Proposal of Multithread JavaScript

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Re: Proposal of Multithread JavaScript

Florian Bösch
On Wed, Nov 2, 2016 at 4:13 PM, Bradley Meck <[hidden email]> wrote:
Florian, one of the great aspects of generators and async functions in ECMAScript is that they are explicit. It makes understanding where synchronization might need to occur very easy to find. I am unsure what your proposal to prevent infection as you call it would look like if it is explicit.

The theory that await/async are explicit is nice, but flawed, and here's why.

If you have a call stack of say A -> B -> C -> D, and you change D to async D, you have a problem. C isn't awaiting D, so it needs to do C await -> async D, but now C isn't async and B isn't awaiting C, and so forth. So you'll end up with an "infection": A await -> async B await -> async C await -> async D.

The infection spreads from down the call-stack upwards, and in doing so, it spreads sideways as well. If you have say a routine that calls a bunch of functions in succession:

A(); B(); C(); D(); and for some reason or other (because your lower level framework code became async) all of them now become awaitable as well, you end up with await A(); await B(); await C(); await D();

So eventually most calls end up being prefixed by await and most functions/methods end up being async, except for low-level code deep down.

It might surprise you that co-routine schedulers work exactly like that. Except without all the not needed line-noise. In fact, it could be argued that instead of liberally strewing await/async randomly through your code, you could simply do a preprocessor that converts every call to an await and every closure to an async, that way at least you don't need to type it out everytime. Of course you'd also get functionally true co-routines via a fairly mindless application of preprocessing.

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Re: Proposal of Multithread JavaScript

Leo Dutra
In reply to this post by Michał Wadas
Is not a matter of being faster. Is a matter of using machine potential and using better internal instructions. 
JavaScript sits over libuv and engines with multithreading without using multithreading.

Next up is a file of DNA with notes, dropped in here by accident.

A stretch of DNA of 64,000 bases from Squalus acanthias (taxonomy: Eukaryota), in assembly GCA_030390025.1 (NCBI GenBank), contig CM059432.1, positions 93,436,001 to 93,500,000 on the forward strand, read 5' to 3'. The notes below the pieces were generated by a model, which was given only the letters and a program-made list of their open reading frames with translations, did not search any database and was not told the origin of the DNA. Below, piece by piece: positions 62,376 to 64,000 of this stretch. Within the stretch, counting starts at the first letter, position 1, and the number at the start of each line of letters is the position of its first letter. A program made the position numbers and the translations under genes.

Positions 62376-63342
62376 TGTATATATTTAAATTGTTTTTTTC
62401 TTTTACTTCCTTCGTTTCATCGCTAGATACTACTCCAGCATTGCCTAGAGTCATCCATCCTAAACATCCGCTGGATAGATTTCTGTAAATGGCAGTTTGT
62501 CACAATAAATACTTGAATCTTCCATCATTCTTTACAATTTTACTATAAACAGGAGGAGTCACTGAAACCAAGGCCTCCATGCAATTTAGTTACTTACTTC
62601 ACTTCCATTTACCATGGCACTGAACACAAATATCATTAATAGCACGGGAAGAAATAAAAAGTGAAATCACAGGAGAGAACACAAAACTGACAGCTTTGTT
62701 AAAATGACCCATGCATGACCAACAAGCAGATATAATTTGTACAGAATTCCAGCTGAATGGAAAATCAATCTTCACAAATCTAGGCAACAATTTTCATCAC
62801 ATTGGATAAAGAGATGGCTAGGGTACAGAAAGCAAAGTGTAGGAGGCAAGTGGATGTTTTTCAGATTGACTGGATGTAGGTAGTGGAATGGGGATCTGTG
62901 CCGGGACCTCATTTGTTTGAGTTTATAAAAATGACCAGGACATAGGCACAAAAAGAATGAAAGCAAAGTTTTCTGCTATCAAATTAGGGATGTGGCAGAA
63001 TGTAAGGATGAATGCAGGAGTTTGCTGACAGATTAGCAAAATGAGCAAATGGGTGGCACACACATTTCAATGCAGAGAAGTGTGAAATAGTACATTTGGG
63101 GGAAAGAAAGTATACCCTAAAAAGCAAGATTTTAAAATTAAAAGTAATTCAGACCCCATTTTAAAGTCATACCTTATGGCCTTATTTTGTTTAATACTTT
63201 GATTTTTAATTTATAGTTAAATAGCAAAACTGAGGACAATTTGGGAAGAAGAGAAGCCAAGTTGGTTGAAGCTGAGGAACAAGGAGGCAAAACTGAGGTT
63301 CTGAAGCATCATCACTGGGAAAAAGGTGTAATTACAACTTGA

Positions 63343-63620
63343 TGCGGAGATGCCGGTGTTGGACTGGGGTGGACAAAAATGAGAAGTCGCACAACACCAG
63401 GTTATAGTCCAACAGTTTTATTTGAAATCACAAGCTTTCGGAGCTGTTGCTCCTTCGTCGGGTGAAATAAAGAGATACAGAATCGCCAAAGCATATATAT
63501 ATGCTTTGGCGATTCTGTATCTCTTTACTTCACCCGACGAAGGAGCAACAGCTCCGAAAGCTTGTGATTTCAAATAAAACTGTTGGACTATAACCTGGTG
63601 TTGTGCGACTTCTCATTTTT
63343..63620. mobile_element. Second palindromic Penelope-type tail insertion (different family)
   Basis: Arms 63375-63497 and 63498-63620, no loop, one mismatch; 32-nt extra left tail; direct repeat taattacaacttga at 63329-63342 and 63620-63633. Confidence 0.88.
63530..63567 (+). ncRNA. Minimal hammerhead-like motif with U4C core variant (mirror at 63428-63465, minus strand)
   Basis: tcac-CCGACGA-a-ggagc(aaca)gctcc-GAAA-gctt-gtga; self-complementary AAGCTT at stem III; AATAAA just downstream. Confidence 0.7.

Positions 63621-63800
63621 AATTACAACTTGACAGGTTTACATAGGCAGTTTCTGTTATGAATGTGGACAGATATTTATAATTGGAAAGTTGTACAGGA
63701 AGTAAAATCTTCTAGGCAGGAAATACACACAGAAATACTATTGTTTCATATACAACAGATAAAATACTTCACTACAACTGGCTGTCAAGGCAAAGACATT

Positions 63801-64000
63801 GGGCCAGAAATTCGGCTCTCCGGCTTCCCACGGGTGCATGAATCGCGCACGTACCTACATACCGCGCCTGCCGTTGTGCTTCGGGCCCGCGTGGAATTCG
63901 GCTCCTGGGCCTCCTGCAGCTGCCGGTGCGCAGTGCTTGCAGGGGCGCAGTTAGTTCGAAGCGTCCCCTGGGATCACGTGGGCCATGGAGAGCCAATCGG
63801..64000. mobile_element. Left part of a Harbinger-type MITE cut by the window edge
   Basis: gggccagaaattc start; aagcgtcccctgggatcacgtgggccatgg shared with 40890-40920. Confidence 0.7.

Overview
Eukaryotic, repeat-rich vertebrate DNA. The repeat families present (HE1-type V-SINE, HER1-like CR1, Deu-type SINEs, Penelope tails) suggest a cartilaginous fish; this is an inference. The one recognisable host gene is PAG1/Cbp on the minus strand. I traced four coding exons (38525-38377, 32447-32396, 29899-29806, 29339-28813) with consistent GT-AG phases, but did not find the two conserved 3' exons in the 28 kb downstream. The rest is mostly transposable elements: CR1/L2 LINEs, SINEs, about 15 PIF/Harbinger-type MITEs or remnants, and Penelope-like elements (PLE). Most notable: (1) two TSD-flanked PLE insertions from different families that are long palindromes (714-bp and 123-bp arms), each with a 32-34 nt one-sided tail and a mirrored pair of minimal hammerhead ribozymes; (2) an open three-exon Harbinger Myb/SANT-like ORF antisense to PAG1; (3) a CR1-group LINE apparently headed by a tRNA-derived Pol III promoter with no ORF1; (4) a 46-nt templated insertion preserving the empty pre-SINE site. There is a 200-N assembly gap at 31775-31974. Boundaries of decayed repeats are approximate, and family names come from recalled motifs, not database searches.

And about being faster, any serious language has a simple feature like threads and Visual Basic should not emerge even in Microsoft specs discussions. What comes next? PHP?

I still don't understand why you talk so much about racing conditions in a language which one of the main aspects is loose clojuring and racing condition.

Who cares about thread-safety if it were never expected and if it all can be seamless. And where it would not be explicit?




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Re: Proposal of Multithread JavaScript

Michael J. Ryan

There is a difference between thread safety and unexpected event ordering in a higher level language..  just because you don't think of it in the language doesn't mean it isn't there... Also the js environments are multi threaded, it's just those threads are for internals and abstracted away from you in a safe way.


On Nov 2, 2016 8:26 AM, "Leo Dutra" <[hidden email]> wrote:
Is not a matter of being faster. Is a matter of using machine potential and using better internal instructions. 
JavaScript sits over libuv and engines with multithreading without using multithreading.

And about being faster, any serious language has a simple feature like threads and Visual Basic should not emerge even in Microsoft specs discussions. What comes next? PHP?

I still don't understand why you talk so much about racing conditions in a language which one of the main aspects is loose clojuring and racing condition.

Who cares about thread-safety if it were never expected and if it all can be seamless. And where it would not be explicit?




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Re: Proposal of Multithread JavaScript

Michael J. Ryan

Sorry for reply...

var a = {};
Thread 1: Object.assign(a, {...});
Thread 2: Object.assign(a, {...});

So many places to blow up internally it isn't funny... Also, as I said, even where threading is first class with locking, there are really weird bugs when people who don't intimately understand things write code...

Having a clear worker pattern is safer...  Adding internalized immutables to improve message passing would be nice, as would an rpc to promise interface...

Real threads however is a truly bad idea in JS...


On Nov 2, 2016 8:31 AM, "Michael J. Ryan" <[hidden email]> wrote:

There is a difference between thread safety and unexpected event ordering in a higher level language..  just because you don't think of it in the language doesn't mean it isn't there... Also the js environments are multi threaded, it's just those threads are for internals and abstracted away from you in a safe way.


On Nov 2, 2016 8:26 AM, "Leo Dutra" <[hidden email]> wrote:
Is not a matter of being faster. Is a matter of using machine potential and using better internal instructions. 
JavaScript sits over libuv and engines with multithreading without using multithreading.